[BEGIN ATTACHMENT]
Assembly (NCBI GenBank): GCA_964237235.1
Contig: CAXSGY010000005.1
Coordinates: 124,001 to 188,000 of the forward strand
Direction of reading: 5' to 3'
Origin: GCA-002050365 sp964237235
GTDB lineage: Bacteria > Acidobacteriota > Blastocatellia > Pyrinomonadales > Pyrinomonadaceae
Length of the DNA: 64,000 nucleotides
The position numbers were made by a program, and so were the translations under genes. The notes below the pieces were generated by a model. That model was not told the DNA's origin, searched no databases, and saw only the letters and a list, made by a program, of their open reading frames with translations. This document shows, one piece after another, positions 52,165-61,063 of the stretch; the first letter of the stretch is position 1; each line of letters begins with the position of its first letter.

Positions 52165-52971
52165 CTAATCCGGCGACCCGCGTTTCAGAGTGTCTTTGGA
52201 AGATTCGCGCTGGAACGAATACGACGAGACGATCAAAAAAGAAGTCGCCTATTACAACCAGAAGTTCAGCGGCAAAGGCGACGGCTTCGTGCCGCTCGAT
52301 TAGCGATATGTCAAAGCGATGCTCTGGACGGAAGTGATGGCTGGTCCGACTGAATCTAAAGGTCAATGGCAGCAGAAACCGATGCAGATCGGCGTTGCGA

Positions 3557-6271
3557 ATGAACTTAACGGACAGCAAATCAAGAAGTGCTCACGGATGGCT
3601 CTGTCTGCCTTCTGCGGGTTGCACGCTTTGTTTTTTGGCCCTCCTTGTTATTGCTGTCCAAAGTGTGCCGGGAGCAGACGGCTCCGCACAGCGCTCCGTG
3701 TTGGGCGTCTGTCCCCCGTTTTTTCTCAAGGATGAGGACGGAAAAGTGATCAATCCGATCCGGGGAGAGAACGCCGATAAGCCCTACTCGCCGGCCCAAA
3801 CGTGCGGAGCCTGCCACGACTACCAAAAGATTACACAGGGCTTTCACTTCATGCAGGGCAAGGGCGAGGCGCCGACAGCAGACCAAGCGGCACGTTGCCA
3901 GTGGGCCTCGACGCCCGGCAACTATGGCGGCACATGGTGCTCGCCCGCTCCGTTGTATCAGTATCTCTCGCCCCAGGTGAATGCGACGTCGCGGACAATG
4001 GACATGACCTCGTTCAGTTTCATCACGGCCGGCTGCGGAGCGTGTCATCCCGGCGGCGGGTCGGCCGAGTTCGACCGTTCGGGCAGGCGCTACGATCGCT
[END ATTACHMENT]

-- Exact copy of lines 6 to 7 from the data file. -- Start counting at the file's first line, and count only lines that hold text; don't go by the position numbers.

GTDB lineage: Bacteria > Acidobacteriota > Blastocatellia > Pyrinomonadales > Pyrinomonadaceae
Length of the DNA: 64,000 nucleotides